Mumps is a contagious illness that is brought on by a virus that spreads by saliva, nasal secretions, and close physical contact.
Salivary glands, commonly known as parotid glands, are largely affected by the disorder. Saliva production is carried out by these glands. Each side of your face has three pairs of salivary glands that are situated behind and beneath the ear. Salivary gland enlargement is the defining characteristic of the mumps.
Symptoms of Mumps
Mumps symptoms typically show up two weeks after being exposed to the infection. The flu-like symptoms that may manifest first include:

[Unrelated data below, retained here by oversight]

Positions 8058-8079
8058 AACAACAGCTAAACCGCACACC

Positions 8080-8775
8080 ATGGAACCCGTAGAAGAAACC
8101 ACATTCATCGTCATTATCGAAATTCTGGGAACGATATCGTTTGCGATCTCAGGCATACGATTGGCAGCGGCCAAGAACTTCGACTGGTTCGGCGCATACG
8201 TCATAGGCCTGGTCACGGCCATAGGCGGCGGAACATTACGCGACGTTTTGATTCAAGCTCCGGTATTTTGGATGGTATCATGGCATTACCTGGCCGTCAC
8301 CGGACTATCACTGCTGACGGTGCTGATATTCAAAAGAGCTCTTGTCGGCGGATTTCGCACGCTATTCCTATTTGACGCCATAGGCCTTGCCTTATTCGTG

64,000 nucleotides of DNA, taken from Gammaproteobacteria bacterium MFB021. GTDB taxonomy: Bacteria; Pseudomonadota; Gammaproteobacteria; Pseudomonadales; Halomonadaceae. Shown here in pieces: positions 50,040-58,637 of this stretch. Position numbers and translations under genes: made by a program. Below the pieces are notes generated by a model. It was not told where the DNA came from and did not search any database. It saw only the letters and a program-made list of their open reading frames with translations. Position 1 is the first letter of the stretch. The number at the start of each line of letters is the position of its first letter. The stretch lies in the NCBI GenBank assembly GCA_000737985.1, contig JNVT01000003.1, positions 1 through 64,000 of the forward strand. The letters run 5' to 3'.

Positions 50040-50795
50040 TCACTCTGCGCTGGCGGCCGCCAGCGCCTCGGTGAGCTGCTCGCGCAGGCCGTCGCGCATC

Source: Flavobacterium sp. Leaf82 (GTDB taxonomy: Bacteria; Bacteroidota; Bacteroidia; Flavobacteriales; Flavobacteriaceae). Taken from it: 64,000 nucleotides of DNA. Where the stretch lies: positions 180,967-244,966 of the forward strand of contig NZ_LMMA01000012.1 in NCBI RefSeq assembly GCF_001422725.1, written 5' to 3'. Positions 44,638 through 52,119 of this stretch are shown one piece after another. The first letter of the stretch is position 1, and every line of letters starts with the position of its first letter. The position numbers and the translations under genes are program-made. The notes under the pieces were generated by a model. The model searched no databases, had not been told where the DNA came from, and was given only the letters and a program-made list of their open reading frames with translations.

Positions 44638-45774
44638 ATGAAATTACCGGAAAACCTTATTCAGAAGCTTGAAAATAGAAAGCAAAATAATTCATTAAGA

- headache and body aches
- reduced appetite
- minimal fever 
Over the next few days, a 103°F (39°C) high fever and swelling of the salivary glands develop. The glands might not all enlarge at once. Most frequently, they periodically swell and hurt. From the moment you come into contact with the virus until your parotid glands swell, you are most likely to transmit the mumps virus to another person.
The majority of those who catch the mumps exhibit viral symptoms. Some individuals, however, exhibit none or very few symptoms.